Jefferson, Madison, Tocqueville, and Lincoln all considered the primary moral concept of our government to be equality. The great reformers such as the women suffragettes and the Rev. Martin Luther King, Jr. did not throw out the moral assertion that “all men are created equal,” but argued based on that principle that we should do a better job of living up to it. Our government is also a constitutional democracy and as such it incorporates both a quantitative procedural aspect of equality by voting on most issues with “one person — one vote.” Our Constitution with the Bill of Rights, however, also contains “higher law” substantive concepts of equality which limit the powers of government and protect individual freedoms and human rights against the possible abuses of simple majority rule. These were also ratified as part of our Constitution. Yet, for the last thirty years there has been almost no mention by academics, the media, or our government of equality understood as a respect for human dignity and our government has been almost always described as a democracy rather than as a constitutional democracy. In both domestic politics and foreign affairs language counts for it helps to shape the climate of opinion. In The Moral Foundations of United States Constitutional Democracy: An Analytical and Historical Inquiry into the Primary Moral Concept of Equality this position is explained and supported.

Medical ethics are also based on a moral assertion of a respect for life understood as a respect for human dignity and our common humanity. Medical ethics also understand human nature to be multi-dimensional with four principles which include autonomy, justice, non-malevolence, and beneficence. The four principle thus include individual (human rights), social (communitarian), logical (utilitarian), and metaphysical (deontological) perspectives.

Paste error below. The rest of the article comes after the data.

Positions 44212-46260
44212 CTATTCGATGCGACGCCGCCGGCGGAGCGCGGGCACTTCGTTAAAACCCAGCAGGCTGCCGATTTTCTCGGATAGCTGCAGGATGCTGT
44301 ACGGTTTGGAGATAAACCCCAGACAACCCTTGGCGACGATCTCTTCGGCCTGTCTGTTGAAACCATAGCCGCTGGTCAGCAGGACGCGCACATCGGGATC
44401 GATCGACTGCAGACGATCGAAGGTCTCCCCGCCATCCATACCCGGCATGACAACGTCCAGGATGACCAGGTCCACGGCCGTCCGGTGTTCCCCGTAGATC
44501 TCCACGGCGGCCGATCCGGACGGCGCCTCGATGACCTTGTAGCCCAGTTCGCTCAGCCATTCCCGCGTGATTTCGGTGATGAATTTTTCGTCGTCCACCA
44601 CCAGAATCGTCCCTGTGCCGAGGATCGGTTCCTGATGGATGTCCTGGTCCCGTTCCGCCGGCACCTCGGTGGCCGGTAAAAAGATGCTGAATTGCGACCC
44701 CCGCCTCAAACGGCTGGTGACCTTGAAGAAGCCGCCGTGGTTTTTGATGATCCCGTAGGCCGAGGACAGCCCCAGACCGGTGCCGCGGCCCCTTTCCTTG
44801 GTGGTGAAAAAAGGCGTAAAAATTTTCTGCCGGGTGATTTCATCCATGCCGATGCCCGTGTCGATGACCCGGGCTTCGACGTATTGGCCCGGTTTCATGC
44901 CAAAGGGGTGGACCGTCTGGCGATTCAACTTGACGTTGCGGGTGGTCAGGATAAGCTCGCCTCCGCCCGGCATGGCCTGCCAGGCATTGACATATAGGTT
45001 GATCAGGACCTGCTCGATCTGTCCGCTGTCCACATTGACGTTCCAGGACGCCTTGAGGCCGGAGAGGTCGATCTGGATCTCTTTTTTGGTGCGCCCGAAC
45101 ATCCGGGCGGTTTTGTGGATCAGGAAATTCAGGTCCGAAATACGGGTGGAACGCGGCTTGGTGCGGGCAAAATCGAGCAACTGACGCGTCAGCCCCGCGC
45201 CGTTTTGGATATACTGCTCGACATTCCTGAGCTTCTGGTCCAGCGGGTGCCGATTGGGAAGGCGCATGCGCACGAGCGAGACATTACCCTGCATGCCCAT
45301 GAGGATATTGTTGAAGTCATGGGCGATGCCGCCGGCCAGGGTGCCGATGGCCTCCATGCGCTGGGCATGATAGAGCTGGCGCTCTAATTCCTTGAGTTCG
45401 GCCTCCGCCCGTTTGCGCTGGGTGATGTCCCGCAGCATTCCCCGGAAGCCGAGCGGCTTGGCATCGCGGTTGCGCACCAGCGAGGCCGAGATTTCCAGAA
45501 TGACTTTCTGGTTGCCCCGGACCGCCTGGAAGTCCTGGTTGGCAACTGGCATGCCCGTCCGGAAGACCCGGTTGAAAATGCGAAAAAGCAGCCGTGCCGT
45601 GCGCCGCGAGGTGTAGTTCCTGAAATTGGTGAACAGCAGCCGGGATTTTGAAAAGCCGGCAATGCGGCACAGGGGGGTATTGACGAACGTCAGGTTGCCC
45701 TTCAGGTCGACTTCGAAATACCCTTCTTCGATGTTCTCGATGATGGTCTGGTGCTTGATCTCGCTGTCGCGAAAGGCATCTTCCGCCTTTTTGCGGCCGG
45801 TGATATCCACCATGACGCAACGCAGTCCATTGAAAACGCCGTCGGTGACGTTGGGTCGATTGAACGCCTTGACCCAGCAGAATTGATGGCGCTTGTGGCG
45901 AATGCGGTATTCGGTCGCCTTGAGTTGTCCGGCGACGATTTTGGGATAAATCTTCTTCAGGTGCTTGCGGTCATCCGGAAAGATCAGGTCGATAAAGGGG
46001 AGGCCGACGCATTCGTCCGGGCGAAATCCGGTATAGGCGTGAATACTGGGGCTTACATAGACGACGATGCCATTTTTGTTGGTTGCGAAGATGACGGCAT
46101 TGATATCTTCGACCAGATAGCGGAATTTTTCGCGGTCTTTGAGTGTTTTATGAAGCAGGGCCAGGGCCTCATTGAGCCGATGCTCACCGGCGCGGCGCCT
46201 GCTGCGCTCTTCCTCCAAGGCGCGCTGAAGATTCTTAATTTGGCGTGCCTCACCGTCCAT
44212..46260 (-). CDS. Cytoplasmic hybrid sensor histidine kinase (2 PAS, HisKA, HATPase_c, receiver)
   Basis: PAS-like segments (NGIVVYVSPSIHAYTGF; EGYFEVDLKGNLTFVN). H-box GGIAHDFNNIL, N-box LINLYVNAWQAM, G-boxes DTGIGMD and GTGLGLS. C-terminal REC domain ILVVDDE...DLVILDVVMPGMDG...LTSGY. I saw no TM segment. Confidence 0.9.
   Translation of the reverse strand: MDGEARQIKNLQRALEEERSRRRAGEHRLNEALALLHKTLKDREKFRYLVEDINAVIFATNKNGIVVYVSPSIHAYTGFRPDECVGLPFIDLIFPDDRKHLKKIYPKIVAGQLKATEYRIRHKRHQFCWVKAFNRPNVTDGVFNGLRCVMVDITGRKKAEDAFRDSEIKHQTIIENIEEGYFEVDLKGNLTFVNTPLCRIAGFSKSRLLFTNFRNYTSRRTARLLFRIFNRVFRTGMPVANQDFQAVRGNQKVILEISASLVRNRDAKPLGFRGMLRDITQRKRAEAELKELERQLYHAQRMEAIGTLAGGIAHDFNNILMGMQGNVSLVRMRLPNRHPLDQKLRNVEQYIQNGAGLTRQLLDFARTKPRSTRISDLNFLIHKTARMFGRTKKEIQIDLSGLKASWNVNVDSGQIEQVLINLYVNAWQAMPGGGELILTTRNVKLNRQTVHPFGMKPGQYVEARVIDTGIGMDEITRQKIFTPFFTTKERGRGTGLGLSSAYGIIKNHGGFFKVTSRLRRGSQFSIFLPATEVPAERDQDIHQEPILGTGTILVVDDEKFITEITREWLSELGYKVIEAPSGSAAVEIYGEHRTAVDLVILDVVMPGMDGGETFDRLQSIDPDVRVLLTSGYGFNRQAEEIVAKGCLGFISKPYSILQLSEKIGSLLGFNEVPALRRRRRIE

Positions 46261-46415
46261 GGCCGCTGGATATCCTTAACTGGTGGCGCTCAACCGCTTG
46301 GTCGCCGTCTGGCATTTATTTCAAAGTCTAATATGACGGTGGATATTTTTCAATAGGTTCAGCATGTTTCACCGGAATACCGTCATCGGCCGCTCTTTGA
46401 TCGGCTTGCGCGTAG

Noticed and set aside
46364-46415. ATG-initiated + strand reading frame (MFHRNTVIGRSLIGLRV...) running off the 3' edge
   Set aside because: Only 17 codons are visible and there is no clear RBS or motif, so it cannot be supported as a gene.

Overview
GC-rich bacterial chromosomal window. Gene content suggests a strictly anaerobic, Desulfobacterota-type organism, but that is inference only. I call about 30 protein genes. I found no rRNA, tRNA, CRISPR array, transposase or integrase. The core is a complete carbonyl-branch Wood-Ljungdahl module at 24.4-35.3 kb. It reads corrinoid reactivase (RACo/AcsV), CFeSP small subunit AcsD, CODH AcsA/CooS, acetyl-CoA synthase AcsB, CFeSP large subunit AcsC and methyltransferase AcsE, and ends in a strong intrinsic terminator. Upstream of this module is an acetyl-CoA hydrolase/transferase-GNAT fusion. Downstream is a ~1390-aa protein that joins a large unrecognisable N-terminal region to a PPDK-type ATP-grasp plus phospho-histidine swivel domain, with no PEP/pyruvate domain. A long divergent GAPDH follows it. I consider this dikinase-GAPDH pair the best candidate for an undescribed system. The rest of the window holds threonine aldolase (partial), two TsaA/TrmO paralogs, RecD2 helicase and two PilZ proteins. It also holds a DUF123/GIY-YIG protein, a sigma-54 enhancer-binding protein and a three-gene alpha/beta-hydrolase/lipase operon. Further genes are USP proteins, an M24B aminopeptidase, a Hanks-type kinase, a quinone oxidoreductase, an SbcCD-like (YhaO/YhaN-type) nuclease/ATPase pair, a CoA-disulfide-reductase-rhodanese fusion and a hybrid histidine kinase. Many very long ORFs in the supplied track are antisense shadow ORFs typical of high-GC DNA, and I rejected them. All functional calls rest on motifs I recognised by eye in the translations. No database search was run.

Not only do medical ethics help us to better understand the primary moral assertion of the “self-evident” concept of equality as both a self-affirmation and an affirmation of our common humanity, but they also provide a very good explanation of the balance of powers in our constitution and our government. This position is explained in the essay What Medical Ethics has to Offer the Larger Fields of Moral and Political Philosophy.

Thomas Jefferson’s wrote the Declaration of Independence in the manner of Euclidian geometry. It’s first moral assertion that “all men are created equal” thus put everything that followed including “life, liberty and the pursuit of happiness” in that moral context. A universal moral sense or conscience was for Jefferson a basis of our common humanity and natural equality. Like a muscle of the body, this moral sense has to be developed by exercise, but for Jefferson it was a basis for our common humanity and this included women, American Indians, and blacks. It was what made persons capable of government by consent.

Slavery was the tragic flaw in the founding of our government. Jefferson was a slaveholder and this cannot be dismissed as only a concession to the society in which he lived. It was in his own self-interest and it allowed him to live an aristocratic lifestyle. He thus contributed to this tragedy. Yet, he understood the moral bankruptcy of slavery, its moral incompatibility with democratic government, and the need for its eventual abolition.

Jefferson wrote, “State a moral case to a ploughman and a professor. The former will decide it as well, and often better than the latter, because he has not been led astray by artificial rules.” Fisher Ames, an early congressman from Massachusetts, wrote on the other hand that “I have heard it remarked that men are not to be reasoned out of an opinion they have not reasoned themselves into” The introduction to Moral and Political Philosophy is helpful for understanding many of the nuances and defining ideas of practical moral and political philosophy. A multi-dimensional understanding of human nature brings some coherence to moral and political philosophy. What is important is that the moral concept of equality understood as a respect for human dignity and our common humanity has at least the capacity for accommodation in a pluralistic global community.

Those who approach moral issues from the perspective of human rights, justice, a utilitarian greatest good for the greatest number, or from a metaphysical perspective such as the Golden Rule should all recognize that the underlying principle for each perspectives is that of equality and a respect for human dignity. Those who view politics only from the perspective of power should understand that to place oneself outside of a moral system logically implies that others can do so as well. We should have learned something from the tragedies of the Twentieth Century.

A relevant article from the far center: We grow weary of politics, but politics keeps the planet alive. by Charles Krauthammer